Politics

Trump Expected To Suspend H-1B, Other Visas Until End Of Year

President Trump speaks before signing an executive order to tighten the rules for technology companies seeking to bring highly skilled foreign workers to the U.S. in 2017, at Snap-on Tools in Kenosha, Wis.
President Trump speaks before signing an executive order to tighten the rules for technology companies seeking to bring highly skilled foreign workers to the U.S. in 2017, at Snap-on Tools in Kenosha, Wis.
Kiichiro Sato/AP

President Trump is expected to sign an order as soon as Saturday to suspend H-1B, L-1 and other temporary work visas through the end of the year, according to the multiple sources familiar with the plan.

The new order — which is expected to come with broad exceptions — comes as the administration continues to wrestle with high unemployment among American workers because of the coronavirus pandemic as well as kick-start the economic recovery.

The order would target H-1B visas, which are designed for certain skilled workers such as those employed in the tech industry, as well as L-1 visas, which are meant for executives who work for large corporations.

The executive action is also expected to suspend H-2B visas for seasonal workers such as hotel and construction staff; J-1 visas, which are meant for research scholars and professors and other cultural and work-exchange programs. Trump could renew the suspensions when they lapse. The order is not expected to immediately affect anyone already in the United States.

"No matter how you slice it, this is shaping up to be a big win for American workers at a critical time," said RJ Hauman, government relations director at the Federation for American Immigration Reform, which advocates for lower levels of immigration. FAIR had called on Trump to suspend guest worker visas.

"We have some concern over potential abuse of broadly written exceptions, but there is still time for that to be addressed, both now and during implementation," Hauman said.

The White House did not immediately respond to questions about the plans.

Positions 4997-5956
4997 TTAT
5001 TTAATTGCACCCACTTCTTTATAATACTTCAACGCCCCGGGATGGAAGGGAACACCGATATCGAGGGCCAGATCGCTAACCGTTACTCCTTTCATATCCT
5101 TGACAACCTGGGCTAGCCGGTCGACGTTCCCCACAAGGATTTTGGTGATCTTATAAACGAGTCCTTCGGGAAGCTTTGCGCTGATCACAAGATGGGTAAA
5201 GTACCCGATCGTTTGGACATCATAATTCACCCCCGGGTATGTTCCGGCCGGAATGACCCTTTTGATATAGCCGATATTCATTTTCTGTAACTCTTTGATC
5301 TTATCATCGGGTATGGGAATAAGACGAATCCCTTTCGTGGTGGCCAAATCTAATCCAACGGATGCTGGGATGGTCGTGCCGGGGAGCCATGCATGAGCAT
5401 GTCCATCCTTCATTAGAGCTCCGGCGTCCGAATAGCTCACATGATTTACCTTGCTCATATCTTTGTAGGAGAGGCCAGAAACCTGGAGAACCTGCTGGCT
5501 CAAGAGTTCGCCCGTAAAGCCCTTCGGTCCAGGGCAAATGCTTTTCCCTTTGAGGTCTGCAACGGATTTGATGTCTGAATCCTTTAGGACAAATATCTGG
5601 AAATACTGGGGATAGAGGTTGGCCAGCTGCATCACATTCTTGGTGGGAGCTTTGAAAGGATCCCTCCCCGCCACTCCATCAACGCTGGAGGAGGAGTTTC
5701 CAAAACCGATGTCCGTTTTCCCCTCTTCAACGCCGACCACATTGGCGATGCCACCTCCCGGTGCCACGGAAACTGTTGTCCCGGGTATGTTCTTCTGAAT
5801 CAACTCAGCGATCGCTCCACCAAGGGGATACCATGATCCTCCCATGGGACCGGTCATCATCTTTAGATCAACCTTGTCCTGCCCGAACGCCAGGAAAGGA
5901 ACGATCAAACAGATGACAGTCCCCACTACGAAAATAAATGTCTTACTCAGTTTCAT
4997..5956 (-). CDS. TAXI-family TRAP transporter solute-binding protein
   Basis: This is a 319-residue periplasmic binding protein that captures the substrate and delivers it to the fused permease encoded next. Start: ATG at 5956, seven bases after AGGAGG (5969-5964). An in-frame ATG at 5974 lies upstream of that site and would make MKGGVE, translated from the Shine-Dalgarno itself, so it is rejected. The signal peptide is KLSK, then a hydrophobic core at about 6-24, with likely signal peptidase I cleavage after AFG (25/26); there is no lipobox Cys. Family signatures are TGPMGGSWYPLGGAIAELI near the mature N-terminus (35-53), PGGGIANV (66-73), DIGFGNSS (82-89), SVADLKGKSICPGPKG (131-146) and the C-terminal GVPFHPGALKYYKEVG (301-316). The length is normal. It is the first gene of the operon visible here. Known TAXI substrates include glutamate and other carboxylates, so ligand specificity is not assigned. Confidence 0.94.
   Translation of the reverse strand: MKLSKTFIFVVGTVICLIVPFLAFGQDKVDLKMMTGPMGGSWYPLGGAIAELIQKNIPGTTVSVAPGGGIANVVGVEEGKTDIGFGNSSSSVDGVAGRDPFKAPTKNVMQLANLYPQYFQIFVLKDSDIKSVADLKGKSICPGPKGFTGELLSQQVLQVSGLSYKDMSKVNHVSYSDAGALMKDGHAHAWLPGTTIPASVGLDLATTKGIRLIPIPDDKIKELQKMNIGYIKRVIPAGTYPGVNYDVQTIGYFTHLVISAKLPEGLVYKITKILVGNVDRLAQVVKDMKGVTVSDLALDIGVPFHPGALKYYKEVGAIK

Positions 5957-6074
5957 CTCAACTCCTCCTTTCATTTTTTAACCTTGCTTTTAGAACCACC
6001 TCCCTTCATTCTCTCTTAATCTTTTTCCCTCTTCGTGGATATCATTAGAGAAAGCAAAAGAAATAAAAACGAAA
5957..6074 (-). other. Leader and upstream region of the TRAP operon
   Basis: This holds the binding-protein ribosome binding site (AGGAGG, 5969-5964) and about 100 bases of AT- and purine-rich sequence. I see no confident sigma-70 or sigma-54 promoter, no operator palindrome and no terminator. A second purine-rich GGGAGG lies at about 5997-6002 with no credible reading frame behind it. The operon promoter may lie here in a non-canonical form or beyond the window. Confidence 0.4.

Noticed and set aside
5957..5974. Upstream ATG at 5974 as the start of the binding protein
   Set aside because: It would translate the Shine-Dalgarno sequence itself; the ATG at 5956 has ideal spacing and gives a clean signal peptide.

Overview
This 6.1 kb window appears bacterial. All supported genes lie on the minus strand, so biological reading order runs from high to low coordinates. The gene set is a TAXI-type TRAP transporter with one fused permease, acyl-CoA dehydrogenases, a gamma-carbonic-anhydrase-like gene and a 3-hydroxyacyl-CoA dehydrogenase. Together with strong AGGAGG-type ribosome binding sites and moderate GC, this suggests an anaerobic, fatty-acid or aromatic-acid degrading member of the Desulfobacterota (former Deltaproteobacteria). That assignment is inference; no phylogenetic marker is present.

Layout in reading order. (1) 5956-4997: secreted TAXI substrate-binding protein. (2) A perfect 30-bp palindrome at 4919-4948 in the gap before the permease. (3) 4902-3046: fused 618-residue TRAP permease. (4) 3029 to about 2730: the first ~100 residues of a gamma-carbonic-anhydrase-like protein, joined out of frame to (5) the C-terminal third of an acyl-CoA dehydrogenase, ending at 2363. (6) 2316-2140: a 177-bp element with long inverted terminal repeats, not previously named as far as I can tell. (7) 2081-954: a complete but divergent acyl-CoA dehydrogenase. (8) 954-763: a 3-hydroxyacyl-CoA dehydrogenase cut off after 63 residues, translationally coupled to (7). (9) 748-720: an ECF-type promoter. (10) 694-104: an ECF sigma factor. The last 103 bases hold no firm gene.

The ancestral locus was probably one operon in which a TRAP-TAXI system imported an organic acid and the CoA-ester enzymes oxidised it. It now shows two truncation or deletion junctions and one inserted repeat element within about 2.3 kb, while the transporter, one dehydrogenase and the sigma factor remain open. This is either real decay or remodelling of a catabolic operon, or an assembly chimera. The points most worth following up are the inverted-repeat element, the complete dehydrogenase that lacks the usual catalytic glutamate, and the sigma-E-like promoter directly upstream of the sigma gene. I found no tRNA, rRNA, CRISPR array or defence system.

If signed, it would be the latest restriction on immigration imposed by the Trump administration since the beginning of the coronavirus pandemic earlier this year.

In May, Trump issued a temporary halt on new green cards but stopped short of suspending guest-worker programs amid concerns from the business community.

Negotiations are ongoing in the latest order over various exceptions, including whether au pairs should be included, and changes could still occur before Trump signs the measure, which could happen imminently. But plans for the order have already raised significant concerns among business and industry groups, as well as universities who depend on foreign workers and scholars.

"The ban on H-1B visas, which are often used to fill very niche positions that are not easily found in the American workforce, will ultimately prove to be counterproductive and is an example of using a nuclear bomb to address a bar fight," said Leon Fresco, a former deputy assistant attorney general in the Obama administration who now represents H-1B workers.

The order does include many exceptions.

It does not apply to H-2A agriculture workers who Trump says are necessary to ensure grocery store shelves remain stocked with fruits and vegetables. Health care workers involved in treating coronavirus patients would also be exempt.

The order would make broad exceptions for travel in the national interest, including in the areas of economics, public health and national security. The U.S. State Department will review and approve these applications on a case-by-case basis.

In 2018, the Trump administration first tightened rules for companies that contract out high-skilled workers who are in this country on H-1B visas. The visas themselves have become controversial. U.S. companies use them to hire highly skilled foreign workers in situations in which they say there is a shortage of U.S.-born talent.

The visas are good for three years and renewable for another three-year term. Critics of the visas — 85,000 of which are issued every year — say American workers are aced out of competition with workers who can be paid less.

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